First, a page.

Taintin' the air like a low down skunk.

Hear the fiddler pluck that string;
Gives the tune an extra zing.
Gonna have ourselves a treat,
Jumpin' a jig to the drummer's beat.

Honour your partners, doh ze doh.
Look at that gal from Idaho.
Glad we're dancin' way out West,
Country gals are always best.

Here's a gal with a Texas drawl;
Laughin' eyes and a "Hi Y'all"
Golden hair and honeyed mouth.
Sure can tell she's from the South.

Colorado gals are fine;
Keep your hands off, that one's mine.
Oklahoma gals can stomp,
First class fun in a ballroom romp.

Swing your partners, round we go.
Honour your partners, doh ze doh,
Call the changes one more time.
Stomp your feet to a Square dance rhyme.

Almost time to say goodbye.
See that twinkle in her eye;
Play your cards right, take your chance,
Walkin' her' home from a country dance.

The Immigrants

Tell of the men of Texas
Who tamed that savage place.
Who rode beside the devil,
Met their Maker face to face.

Of how they made a fortune
Costing sweat and toil and blood,
Then lost it at Ben Ficklin
When the town died in a flood.

Of how they bred Rambouillet sheep
On Edwards Old Plateau;
Then sold the wool and mutton
Somewhere in San Angelo.

They herded sheep and cattle
With no shelter but a poncho,
Along Dry Devil's River
Where it meets up with the Concho.

They built a town named Christoval,
And civilized the West;
And none could say no other
Than they tried and did their best.

They paved the roads of Texas,
Through the prairies and the plain.
I doubt if we will ever see 
The likes of them again.

God Bless you Jimmie Currie,
and God Rest you, Uncle Bill
We never yet forgot you,
And we swear we never will.



The Legend of the Lost

Deep in the heart of Texas,
one chilly, starlit night,
somewhere along the foothills,
a campfire  burning bright.

A dozen boys sat huddled  
around the dancing flames,
singing their songs, as boys will do,
and playing boyish games.

From Palo Duro Canyon
a lonely coyote cried;
A breeze sprang up in answer,
and whispering ghosts replied.

They told about the legend,
a battle that was won;
An Indian tribe was vanquished,
a way of life was done.

But sometimes there are moments
they come back from the dead.
They dance the Dance of Darkness,
where Indian blood was shed.

The plains ring out with chanting,
the war drums sound their beat,
and all the world must tremble
from dancing, pounding feet.

The boys were stiff with horror,
their breath framed in the frost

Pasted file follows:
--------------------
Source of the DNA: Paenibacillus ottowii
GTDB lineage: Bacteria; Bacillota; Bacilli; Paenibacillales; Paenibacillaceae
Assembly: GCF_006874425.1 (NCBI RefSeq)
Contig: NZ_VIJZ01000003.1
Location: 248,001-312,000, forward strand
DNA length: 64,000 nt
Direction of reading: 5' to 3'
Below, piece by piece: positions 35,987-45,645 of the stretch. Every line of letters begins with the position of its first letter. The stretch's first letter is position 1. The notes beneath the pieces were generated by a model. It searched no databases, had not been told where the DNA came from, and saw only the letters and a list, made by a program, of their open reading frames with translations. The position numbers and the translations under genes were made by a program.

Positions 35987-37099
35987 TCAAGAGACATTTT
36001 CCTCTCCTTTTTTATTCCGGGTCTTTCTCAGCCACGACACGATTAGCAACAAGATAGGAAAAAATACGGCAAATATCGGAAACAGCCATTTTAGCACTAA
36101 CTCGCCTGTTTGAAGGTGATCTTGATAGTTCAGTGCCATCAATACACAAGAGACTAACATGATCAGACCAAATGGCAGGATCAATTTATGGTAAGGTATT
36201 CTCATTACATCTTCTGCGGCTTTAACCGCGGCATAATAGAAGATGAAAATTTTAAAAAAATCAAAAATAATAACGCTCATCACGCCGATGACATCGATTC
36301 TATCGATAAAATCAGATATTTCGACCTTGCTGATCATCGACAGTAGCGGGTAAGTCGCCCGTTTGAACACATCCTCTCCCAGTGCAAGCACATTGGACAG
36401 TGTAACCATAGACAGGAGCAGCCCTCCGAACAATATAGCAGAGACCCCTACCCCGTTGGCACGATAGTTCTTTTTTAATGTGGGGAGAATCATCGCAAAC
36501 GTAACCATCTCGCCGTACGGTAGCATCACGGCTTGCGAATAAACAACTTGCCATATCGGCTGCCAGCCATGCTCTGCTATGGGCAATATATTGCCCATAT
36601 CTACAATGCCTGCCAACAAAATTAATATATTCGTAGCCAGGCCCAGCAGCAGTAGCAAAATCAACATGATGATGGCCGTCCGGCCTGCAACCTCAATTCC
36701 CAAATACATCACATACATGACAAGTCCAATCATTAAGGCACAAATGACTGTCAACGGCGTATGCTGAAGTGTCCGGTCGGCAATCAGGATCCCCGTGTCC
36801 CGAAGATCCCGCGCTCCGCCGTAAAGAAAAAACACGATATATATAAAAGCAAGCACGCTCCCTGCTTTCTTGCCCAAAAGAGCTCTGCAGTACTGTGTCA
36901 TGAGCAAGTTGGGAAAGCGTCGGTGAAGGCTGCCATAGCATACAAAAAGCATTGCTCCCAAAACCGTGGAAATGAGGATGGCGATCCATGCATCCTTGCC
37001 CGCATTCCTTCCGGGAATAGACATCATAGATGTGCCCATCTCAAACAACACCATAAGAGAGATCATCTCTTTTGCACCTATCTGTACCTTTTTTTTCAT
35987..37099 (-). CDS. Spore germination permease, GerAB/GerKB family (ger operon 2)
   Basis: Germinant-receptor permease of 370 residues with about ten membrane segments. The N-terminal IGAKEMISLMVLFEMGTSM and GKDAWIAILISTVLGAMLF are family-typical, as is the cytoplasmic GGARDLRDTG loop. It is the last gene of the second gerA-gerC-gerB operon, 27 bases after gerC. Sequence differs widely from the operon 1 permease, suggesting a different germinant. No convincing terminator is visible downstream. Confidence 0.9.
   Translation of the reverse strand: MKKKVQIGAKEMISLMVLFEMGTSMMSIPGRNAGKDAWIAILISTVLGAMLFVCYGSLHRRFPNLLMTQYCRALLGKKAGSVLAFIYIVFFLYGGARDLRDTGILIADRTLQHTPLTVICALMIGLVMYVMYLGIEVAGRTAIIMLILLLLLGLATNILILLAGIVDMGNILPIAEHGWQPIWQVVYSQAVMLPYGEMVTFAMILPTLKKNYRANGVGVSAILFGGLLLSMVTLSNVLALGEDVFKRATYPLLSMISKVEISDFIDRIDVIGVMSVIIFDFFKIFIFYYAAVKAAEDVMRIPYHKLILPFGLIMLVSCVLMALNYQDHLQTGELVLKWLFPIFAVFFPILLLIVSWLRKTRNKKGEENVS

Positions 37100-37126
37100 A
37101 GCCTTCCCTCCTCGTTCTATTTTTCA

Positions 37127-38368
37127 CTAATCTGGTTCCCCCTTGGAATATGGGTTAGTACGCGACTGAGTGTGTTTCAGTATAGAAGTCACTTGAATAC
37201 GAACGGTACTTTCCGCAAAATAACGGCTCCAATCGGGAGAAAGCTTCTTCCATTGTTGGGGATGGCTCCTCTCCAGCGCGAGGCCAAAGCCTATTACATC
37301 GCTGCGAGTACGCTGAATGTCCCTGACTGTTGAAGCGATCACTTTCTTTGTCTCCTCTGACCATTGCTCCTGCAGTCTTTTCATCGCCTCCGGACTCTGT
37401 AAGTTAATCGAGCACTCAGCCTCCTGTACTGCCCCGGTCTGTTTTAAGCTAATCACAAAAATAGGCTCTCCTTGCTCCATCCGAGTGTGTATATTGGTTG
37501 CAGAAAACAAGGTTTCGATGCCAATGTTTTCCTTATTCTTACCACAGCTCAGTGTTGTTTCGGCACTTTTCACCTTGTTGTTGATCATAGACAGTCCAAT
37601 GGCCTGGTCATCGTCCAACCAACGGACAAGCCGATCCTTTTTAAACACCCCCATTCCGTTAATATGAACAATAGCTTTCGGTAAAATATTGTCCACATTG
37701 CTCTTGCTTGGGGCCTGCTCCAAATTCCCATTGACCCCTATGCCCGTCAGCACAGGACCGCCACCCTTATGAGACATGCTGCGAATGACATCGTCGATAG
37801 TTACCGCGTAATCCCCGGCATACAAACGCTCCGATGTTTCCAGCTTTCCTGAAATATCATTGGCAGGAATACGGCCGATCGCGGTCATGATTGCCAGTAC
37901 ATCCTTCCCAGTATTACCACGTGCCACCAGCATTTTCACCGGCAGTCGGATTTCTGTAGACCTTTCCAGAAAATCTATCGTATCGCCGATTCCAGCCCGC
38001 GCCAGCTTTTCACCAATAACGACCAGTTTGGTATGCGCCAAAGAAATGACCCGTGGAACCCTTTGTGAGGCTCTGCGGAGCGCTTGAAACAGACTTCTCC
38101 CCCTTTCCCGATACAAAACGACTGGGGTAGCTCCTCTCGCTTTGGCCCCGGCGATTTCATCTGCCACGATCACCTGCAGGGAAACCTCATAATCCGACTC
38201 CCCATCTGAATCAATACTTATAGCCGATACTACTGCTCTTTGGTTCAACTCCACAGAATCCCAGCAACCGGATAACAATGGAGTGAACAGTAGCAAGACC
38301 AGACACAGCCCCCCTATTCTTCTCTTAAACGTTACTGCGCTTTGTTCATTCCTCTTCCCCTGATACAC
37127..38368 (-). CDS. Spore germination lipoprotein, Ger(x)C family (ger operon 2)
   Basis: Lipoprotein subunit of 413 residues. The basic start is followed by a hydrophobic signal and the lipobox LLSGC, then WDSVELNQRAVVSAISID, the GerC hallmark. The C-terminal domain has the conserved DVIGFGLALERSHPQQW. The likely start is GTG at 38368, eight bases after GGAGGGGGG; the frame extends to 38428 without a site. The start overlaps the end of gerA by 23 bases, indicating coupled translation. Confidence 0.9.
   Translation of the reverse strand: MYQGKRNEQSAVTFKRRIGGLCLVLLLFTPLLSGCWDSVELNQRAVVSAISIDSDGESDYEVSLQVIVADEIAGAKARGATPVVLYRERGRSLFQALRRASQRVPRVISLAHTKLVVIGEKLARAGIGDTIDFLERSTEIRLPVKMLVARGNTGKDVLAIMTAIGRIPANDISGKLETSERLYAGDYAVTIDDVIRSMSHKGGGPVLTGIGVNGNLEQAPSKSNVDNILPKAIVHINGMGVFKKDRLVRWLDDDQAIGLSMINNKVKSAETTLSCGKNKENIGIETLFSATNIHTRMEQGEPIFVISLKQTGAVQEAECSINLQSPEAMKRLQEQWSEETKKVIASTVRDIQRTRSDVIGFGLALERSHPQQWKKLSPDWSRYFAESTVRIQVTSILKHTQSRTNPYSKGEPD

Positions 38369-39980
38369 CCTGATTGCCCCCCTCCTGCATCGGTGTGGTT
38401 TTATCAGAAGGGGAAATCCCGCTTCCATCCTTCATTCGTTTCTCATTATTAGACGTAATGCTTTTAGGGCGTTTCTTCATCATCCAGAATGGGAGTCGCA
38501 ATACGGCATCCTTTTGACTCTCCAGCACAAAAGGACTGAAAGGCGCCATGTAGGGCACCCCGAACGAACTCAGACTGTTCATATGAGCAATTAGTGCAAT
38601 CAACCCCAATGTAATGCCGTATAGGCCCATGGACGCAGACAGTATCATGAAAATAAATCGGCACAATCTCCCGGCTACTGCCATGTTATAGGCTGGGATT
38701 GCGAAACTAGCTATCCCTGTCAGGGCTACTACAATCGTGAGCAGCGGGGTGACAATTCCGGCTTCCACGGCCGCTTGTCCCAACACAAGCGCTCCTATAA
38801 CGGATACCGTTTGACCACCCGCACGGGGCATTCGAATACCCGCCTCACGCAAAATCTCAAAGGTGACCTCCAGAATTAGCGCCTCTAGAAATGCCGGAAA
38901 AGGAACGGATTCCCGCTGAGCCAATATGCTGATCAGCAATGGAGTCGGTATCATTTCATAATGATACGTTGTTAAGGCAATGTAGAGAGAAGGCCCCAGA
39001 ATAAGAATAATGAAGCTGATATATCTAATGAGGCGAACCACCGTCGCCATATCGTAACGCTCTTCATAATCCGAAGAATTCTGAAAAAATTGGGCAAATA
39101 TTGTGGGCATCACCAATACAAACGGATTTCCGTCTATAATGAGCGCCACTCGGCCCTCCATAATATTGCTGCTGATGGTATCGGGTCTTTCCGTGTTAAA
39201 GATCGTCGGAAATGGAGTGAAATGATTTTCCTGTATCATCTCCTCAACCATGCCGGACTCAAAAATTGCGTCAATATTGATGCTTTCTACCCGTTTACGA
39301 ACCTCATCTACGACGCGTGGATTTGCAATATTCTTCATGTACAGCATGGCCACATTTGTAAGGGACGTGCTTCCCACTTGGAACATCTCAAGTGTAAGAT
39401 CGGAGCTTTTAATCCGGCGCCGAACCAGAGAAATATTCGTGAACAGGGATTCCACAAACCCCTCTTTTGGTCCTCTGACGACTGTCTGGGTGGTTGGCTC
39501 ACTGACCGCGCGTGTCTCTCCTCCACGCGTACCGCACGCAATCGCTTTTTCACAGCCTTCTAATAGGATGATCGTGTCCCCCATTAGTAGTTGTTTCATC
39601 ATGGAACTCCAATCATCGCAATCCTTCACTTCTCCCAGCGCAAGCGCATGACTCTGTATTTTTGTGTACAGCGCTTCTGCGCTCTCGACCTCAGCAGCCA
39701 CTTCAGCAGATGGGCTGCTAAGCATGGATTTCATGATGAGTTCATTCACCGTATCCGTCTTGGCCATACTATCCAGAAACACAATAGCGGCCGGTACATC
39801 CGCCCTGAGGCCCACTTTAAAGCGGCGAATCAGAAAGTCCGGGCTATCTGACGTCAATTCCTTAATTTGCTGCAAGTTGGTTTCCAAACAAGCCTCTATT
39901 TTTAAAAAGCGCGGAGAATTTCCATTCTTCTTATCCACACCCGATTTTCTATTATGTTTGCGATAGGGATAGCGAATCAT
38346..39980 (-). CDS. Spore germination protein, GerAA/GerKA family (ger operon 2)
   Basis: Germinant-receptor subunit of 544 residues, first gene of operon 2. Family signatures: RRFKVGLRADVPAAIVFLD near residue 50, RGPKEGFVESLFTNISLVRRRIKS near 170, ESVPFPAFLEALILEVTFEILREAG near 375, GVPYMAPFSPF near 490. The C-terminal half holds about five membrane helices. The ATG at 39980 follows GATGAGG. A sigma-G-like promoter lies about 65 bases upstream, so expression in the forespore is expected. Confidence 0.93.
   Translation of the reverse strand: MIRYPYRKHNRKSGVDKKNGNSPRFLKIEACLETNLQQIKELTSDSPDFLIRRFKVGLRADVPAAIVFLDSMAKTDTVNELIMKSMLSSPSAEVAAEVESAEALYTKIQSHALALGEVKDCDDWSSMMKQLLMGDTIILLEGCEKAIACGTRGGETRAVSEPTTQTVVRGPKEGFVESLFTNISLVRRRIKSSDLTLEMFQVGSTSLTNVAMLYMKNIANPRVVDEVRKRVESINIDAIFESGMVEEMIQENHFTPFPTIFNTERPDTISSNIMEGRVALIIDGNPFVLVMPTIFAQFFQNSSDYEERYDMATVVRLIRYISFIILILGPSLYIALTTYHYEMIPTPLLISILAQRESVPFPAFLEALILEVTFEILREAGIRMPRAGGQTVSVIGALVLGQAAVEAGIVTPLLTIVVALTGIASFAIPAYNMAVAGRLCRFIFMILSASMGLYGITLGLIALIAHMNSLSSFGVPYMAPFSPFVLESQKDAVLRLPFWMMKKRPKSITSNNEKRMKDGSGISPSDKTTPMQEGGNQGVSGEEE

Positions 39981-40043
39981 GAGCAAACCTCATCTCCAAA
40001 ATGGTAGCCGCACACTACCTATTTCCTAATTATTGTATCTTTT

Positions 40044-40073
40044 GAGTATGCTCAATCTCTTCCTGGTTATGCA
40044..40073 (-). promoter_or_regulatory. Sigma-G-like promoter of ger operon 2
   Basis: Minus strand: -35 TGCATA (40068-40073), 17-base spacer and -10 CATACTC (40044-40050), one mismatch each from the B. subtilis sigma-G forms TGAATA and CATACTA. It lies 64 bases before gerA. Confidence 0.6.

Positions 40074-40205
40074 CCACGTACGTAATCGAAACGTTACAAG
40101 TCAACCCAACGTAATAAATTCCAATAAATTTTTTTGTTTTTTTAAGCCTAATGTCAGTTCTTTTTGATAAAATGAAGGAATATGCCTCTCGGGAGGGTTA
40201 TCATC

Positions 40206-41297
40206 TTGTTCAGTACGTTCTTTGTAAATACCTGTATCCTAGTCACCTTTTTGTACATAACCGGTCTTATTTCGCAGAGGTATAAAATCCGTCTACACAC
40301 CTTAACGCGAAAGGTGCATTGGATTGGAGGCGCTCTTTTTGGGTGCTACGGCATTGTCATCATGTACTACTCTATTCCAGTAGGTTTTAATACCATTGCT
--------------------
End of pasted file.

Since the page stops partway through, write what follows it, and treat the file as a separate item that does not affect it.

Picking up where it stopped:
They heard the coming demons,
and knew that they were lost.

In Palo Duro Canyon
there lies a secret grave,
where rising in miasmic mist
there came a warrior brave.

His brow was lined with hoar washed ice,
his eyes a living hell;
A palace of eternal cold,
where frozen souls must dwell.

The children huddled closer,
some held a friendly hand,
But one by one they stiffened
underneath the Demon's brand.

The sun came up next morning,
revealed a ghastly sight.
A ring of frozen children,
in postures pale and white.

Then from Palo Duro Canyon
there came a coyote's call.
The land lay quiet and deathly still.

Came answer - none at all.

The Last Drive

I'm lying on this lonely trail
I'm stomped up pretty bad
I'm reminiscing of the past
And all the friends I had

But mostly, thoughts of Mary
Come crowding in my mind
The way she was, the way she looked
Her face so sweet and kind

She'd always be there waiting
When we brought in the herd
She'd welcome me with loving smile
To let me know she cared.

I never did appreciate
That Mary was my wife
Nor loneliness she must have felt.
A roving cowboy's wife.

Until, one dreadful morning
She wasn't there for me
She'd run off with a gambling man
From Memphis, Tennessee.

I found out some years later
Of how my Mary died
Abandoned, lost, in trouble
With no one by her side.

My heart was sick with sorrow
To hear she'd died in shame
I wish I could have held her hand
When she called out my name.

I never loved another
Let such emotions pass
I thought I'd found my solace
In an empty whisky glass.

Now time is fading fast away
By God! It's growing cold
I wonder where those years have fled
How did I get so old?

I'm tasting blood inside my mouth
I think my ribs are bust
I'm lying like a broken doll
In trampled dirt and dust.

Somewhere inside the gathering dark
I hear a coyote wail
A signal to the pearly gates
I'm on my homeward trail

But see who comes to greet me
It's Mary1 She's alive
Waiting to bring me home at last
From my last cattle drive.


The Streets of Laredo

Somebody asked me why I'm just a cowboy,
'Stead of a prince or a poet so grand.
Sit yourself back and I'll tell you a story,
How I got dealt an importunate hand.

I was real smart, so contented and happy
At the commencement of this little tale,
I'd ridden point on a herd for my pappy,
Mouth kind of parched from the long dusty trail.

Supper was served then most folks got to snorin'.
All settled in and the herd bedded down.
I was so dry that I set off explorin',
Needed a drink so I rode into town.

Standin' in Main Street I heard people talking,
Someone was playing a honky-tonk tune.
I slung my Stetson and kept right on walkin',
Through the swing doors of a smoky saloon.

Once at the bar I was filled with elation,
Carla was holdin' a drink out for me.